3. Thought Figures
    1. Deesis: an impassioned request in the name of a god or a special sacred object
    2. Parrhesia: claiming to use candor, which by appearing to risk the good will of the audience, is intended to acquire their respect for the courage of the speaker
    3. Apostrophe: turning from the general audience to address a specific person or group
    4. Erotesis: an affirmative proposition stated in the form of a question to which the answer is obvious
    5. Pusma: question which demands an answer other than yes or no
    6. Aitiologia: imaginary dialogue in the form of question and answer
    7. Aporia: state of feigned helplessness in which the speaker seeks advice as to how to proceed
    8. Anacoeosis: feigned helplessness in which the speaker asks advice not about speech but about action
    9. Orismus: a definition which supports the speaker’s case but is not therefore contrary to common opinion
    10. Epanorthosis: correction or improvement of a remark immediately recognized by the speaker as unsuitable
    11. Prodiorthosis: attempt to prepare the audience for a shocking or offensive statement
    12. Antithesis: juxtaposition of opposite meanings
    13. Prosapodosis: a statement about two or more elements which are elaborated in separate distinguishing clauses
    14. Antimetabole: the confrontation of a thought and its reverse through the repetition of the same words with switched grammatical functions
    15. Oxymoron: paradoxical statement combining two terms, which in ordinary usage are contraries
    16. Exclamatio: abrupt utterance, usually isolated in context by grammar and vocal stress and conveying a strong emotion, such as pity or indignation
    17. Enargeia: description of a situation or action as if it were present
    18. Sermocinatio: creation of statements, conversations, soliloquies or unexpressed thoughts attributed to normal persons, real or imagined
    19. Prosopopoiia: attribution of speech and personality to non-human things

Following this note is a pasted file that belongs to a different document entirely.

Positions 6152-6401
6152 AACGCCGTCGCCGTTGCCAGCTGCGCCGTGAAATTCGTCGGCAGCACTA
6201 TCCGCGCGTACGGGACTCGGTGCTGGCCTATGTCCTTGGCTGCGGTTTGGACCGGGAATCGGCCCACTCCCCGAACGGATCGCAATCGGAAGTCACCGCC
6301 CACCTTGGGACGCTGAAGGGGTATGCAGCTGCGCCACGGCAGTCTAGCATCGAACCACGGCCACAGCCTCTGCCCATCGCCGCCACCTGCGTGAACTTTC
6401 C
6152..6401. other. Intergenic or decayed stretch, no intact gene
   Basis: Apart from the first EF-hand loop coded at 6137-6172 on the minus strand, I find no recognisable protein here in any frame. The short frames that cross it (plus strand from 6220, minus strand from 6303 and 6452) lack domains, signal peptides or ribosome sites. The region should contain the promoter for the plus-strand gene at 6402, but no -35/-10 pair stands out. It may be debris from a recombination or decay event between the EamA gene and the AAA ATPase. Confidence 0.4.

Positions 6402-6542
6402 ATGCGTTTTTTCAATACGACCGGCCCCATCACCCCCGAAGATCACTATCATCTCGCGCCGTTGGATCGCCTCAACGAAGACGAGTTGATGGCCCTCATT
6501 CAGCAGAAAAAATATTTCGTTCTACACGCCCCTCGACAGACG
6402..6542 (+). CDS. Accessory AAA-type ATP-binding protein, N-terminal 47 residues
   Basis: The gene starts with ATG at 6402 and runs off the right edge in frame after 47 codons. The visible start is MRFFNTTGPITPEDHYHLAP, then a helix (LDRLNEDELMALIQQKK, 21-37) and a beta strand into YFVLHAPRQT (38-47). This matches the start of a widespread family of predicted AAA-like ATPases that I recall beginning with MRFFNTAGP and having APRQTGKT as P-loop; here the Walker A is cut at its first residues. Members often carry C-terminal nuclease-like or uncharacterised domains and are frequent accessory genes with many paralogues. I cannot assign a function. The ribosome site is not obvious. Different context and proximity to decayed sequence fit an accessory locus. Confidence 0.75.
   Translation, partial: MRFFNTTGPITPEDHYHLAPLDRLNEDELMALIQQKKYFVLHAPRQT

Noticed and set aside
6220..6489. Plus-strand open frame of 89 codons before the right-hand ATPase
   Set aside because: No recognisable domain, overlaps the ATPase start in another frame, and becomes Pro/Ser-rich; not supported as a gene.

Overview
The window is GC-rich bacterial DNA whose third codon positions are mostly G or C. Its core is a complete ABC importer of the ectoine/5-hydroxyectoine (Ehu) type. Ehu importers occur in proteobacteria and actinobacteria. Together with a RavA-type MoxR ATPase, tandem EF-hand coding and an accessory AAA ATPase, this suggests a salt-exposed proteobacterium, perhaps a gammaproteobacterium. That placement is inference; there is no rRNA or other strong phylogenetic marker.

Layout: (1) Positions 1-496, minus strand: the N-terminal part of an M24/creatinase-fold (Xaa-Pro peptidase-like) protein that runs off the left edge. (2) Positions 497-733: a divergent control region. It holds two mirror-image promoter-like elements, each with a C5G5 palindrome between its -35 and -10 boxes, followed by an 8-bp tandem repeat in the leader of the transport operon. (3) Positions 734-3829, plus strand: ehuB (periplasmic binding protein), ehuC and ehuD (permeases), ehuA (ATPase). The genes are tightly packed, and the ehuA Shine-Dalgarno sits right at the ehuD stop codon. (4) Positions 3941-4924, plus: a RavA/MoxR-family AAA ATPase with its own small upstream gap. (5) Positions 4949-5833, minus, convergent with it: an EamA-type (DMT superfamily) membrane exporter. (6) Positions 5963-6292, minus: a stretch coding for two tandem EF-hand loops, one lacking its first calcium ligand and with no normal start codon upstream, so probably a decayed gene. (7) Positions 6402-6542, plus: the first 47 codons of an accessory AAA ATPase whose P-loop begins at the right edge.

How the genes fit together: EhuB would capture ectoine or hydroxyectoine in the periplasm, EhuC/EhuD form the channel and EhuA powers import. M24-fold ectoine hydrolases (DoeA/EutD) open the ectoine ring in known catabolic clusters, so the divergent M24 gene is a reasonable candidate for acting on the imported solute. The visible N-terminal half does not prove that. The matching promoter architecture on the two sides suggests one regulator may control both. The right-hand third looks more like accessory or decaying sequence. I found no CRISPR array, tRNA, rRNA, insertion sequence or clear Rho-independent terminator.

20. Epimone: repetition of a thought either in the same words but with changed vocal inflection or in synonyms, which while conveying the same basic meaning, nevertheless adds nuance to it.
    21. Simile: explicit comparison between the speaker’s subject and a fact of natural life and fixed human experience
    22. Metabasis: abrupt change of subject or the return to a subject from a digression
    23. Syneociosis: exploitation of an opponents argument to one’s own advantage
    24. Proparaskeue: the speaker prepares the audience to attend in a special way to the course of argument about to come
    25. Synchoresis: admission of truth of an opponents argument which is shown to have no damaging effect on one’s case
    26. Epitrope: speaker pretends to allow, even to dater, someone to decide or act independently or contrary to the speaker’s position
    27. Parenthesis: insertion of a grammatically independent clause within a sentence
    28. Aetiologia: attachment of a reason to a main statement
    29. Gnome: truism or maxim
    30. Epiphonema: statement, often in the form of an exclamation, that concludes a line of argument or makes a comment about what has been narrated
    31. Epitrochasmus: brief enumeration of subjects, events, each of which would otherwise deserve a prolonged treatment. (As like an outline)
    32. Paraleipsis: the speaker’s stated intention to omit certain subjects which he nevertheless mentions in passing
    33. Aposiopesis: abrupt breaking off of thought before it has been completely expressed
    34. Hysterologia: what should logically be said first is last, and vice versa